Springer clubbed the fourth pitch of the game thrown by Mariners ace Felix Hernandez and sent it 389 feet, according to Statcast™, over the wall in left field, and Correa led off the fourth with a towering 449-foot homer, according to Statcast™, down the left-field line to make it 2-0. Correa added a sac fly in the sixth, which was more than enough offense the Astros needed behind a dominant Dallas Keuchel.
“Every single day there’s going to be a guy that’s going to do the work,” Correa said. “Today, George hit that first home run to get us started, Keuchel set the tempo and we were able to win the game. It was a great game overall.”
Springer’s homer, which made him only the second player in franchise history to hit a leadoff homer on Opening Day (Terry Puhl did it twice), had an exit velocity of 92.7 mph and a launch angle of 32 degrees, meaning it’s a hit only 14 percent of the time, according to Statcast™.
“It was crazy,” Springer said. “The adrenaline was through the roof. I don’t think I breathed for about three innings afterwards. I was hyped. I was excited.”
Springer’s leadoff homer was the 10th of his career, which is tied for third in franchise history with Joe Morgan and Jose Altuve and behind Craig Biggio (53) and Puhl (13).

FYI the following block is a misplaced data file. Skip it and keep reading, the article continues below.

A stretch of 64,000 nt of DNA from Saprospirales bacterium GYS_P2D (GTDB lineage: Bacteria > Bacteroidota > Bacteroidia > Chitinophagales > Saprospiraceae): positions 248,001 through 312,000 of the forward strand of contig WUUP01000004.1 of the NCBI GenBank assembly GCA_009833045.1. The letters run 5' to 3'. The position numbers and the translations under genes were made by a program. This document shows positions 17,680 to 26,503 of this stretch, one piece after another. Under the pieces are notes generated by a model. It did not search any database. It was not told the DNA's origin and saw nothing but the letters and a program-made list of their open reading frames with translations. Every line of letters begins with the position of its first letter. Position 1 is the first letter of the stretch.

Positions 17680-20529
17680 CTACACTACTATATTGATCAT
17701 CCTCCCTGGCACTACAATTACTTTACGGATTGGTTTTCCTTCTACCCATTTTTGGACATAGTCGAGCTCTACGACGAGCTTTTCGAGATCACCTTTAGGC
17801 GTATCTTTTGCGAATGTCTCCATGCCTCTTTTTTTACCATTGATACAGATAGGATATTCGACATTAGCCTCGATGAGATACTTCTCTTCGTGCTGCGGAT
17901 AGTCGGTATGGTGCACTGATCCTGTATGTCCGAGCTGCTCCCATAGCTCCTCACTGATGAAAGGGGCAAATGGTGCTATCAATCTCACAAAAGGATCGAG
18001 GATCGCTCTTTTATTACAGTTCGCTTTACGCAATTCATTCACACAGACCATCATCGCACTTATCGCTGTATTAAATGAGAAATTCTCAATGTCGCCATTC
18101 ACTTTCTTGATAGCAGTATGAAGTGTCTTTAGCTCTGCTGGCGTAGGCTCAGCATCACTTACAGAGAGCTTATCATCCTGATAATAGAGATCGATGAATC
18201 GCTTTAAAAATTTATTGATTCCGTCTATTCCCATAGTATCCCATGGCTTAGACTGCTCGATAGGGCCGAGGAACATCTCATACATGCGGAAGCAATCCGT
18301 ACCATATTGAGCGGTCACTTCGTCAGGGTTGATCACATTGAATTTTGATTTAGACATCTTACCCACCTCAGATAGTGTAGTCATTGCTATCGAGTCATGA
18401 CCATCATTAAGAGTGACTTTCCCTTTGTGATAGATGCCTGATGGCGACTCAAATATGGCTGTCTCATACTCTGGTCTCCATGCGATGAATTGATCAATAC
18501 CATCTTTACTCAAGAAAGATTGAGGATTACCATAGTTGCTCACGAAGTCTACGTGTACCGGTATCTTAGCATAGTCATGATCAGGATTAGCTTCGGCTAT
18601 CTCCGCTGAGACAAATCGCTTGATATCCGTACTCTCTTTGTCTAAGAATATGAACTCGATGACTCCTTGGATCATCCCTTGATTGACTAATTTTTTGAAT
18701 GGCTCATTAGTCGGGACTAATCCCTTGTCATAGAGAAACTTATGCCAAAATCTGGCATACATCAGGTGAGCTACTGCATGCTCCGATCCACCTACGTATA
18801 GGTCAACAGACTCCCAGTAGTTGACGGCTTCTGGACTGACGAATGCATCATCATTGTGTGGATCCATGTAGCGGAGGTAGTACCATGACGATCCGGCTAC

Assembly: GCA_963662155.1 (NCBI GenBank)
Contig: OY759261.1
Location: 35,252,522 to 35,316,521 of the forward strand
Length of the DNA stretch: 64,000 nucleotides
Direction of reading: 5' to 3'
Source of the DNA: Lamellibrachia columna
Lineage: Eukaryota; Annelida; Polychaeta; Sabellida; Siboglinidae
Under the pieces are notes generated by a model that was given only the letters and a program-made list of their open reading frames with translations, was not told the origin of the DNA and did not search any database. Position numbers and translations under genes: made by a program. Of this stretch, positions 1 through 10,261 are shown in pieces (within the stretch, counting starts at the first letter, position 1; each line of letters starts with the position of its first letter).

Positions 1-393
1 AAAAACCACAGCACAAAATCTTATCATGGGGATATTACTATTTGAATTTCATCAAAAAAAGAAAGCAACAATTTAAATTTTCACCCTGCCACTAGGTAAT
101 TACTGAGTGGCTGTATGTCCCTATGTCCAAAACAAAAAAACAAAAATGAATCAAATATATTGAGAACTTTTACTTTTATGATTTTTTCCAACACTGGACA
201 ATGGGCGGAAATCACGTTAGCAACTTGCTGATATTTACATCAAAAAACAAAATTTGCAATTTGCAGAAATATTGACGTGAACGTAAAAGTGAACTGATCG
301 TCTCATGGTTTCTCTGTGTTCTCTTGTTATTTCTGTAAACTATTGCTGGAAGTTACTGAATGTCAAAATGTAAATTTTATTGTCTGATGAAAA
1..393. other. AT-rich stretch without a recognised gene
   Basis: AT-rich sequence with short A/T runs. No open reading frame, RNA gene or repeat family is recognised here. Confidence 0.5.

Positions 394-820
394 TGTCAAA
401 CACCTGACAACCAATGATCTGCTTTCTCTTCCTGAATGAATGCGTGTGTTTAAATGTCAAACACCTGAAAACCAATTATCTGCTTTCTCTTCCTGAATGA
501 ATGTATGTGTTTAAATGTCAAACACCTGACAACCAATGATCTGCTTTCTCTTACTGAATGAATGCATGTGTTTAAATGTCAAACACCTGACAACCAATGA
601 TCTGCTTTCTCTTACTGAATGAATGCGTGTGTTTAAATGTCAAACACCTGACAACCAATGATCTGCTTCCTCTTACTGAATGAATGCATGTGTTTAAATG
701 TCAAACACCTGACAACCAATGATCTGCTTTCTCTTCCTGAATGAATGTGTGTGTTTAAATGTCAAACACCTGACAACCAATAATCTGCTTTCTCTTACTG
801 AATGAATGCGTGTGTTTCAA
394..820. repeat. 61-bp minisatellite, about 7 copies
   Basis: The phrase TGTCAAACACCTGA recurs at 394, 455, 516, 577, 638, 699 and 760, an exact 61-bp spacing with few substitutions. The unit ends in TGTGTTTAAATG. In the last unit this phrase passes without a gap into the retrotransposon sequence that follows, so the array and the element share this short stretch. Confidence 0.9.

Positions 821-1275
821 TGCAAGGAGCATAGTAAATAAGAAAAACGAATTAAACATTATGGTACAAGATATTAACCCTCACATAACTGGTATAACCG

“If anybody wonders why Springer leads off, that’s a really good example,” Astros manager A.J. Hinch said. “He’s not going to [hit a leadoff homer] all the time, but the threat’s always there. Correa had great at-bats — and obviously had the home run that left the building, literally, and the sac fly, which [Alex] Bregman had excellent baserunning. These plays work together, and I love how the players begin to respond to each other when they set themselves up a little bit.”
Correa’s homer left the ballpark, hugging the left-field line and sailing over the railroad tracks. The ball had a launch angle of 31 degrees and an exit velocity of 110.6 mph, according to Statcast™. That, by Statcast™ definition, is a Barrelled Ball, meaning similar hits have historically led to a minimum .500 batting average and 1.500 slugging percentage.
“I got it pretty good and I was just hoping it stayed fair,” he said. “I hit it and I looked at it and it stayed fair and was like, ‘OK, it’s gone.'”
Brian McTaggart has covered the Astros since 2004, and for MLB.com since 2009. Follow @brianmctaggart on Twitter and listen to his podcast. This story was not subject to the approval of Major League Baseball or its clubs.